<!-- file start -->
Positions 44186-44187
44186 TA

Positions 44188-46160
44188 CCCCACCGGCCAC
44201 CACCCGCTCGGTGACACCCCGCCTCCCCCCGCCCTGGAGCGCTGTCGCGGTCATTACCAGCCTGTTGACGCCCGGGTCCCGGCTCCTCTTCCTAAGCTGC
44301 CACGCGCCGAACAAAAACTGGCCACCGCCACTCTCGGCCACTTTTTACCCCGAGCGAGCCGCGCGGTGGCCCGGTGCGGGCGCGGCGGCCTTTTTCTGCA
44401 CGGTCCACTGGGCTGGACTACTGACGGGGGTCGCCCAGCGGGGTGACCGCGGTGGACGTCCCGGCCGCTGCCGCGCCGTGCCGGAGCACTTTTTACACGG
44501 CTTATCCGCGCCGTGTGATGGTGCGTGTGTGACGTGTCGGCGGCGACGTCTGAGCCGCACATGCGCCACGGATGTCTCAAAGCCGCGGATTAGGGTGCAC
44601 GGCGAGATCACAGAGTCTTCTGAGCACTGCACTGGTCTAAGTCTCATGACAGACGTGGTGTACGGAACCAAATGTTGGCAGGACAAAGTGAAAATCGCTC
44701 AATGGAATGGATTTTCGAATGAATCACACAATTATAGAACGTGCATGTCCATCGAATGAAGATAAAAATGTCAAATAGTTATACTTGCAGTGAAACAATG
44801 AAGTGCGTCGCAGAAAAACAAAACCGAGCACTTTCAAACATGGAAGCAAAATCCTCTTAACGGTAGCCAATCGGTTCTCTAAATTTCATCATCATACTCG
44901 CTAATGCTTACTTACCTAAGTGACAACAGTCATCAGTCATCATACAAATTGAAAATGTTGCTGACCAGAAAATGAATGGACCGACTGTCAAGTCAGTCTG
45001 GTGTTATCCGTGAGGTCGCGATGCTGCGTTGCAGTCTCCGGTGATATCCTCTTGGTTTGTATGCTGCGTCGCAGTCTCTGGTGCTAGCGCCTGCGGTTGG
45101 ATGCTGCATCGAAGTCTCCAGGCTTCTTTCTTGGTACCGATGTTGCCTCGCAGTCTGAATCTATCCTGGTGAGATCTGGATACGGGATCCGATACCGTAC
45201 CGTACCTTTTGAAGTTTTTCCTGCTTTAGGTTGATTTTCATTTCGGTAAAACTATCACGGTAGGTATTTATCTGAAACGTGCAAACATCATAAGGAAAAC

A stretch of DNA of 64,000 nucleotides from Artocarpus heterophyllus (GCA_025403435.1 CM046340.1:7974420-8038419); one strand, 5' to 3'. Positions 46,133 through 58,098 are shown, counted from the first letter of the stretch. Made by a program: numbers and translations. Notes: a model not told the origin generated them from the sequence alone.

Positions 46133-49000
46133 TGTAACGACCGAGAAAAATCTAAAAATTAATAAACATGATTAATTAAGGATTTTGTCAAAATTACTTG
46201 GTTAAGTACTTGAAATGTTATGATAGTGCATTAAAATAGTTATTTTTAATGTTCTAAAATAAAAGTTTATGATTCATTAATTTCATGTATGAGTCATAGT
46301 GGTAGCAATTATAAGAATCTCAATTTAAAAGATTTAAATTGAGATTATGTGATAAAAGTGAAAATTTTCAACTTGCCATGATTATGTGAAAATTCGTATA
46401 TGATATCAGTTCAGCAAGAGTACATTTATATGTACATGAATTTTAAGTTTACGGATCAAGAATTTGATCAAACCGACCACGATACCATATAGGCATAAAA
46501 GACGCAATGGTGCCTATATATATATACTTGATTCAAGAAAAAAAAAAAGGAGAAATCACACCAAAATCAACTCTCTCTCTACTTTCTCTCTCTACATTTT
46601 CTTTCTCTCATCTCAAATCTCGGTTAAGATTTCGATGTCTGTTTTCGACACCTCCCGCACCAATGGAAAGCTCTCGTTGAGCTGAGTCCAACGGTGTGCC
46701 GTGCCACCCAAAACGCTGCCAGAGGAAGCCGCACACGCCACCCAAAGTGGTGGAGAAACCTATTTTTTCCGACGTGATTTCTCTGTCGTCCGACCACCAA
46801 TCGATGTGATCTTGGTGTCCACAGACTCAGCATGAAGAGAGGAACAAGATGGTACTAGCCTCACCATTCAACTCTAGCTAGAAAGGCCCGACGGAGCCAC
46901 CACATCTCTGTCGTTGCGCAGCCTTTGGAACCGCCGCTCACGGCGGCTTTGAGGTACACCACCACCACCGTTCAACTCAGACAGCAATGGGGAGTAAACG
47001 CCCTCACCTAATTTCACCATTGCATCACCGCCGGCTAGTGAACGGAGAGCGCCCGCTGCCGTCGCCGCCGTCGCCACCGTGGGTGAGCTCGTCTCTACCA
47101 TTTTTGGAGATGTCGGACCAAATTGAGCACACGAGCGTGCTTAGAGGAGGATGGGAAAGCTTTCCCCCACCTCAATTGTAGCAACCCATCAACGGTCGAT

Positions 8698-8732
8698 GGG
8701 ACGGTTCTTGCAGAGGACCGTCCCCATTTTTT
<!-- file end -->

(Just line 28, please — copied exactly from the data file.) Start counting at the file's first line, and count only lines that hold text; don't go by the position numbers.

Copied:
47101 TTTTTGGAGATGTCGGACCAAATTGAGCACACGAGCGTGCTTAGAGGAGGATGGGAAAGCTTTCCCCCACCTCAATTGTAGCAACCCATCAACGGTCGAT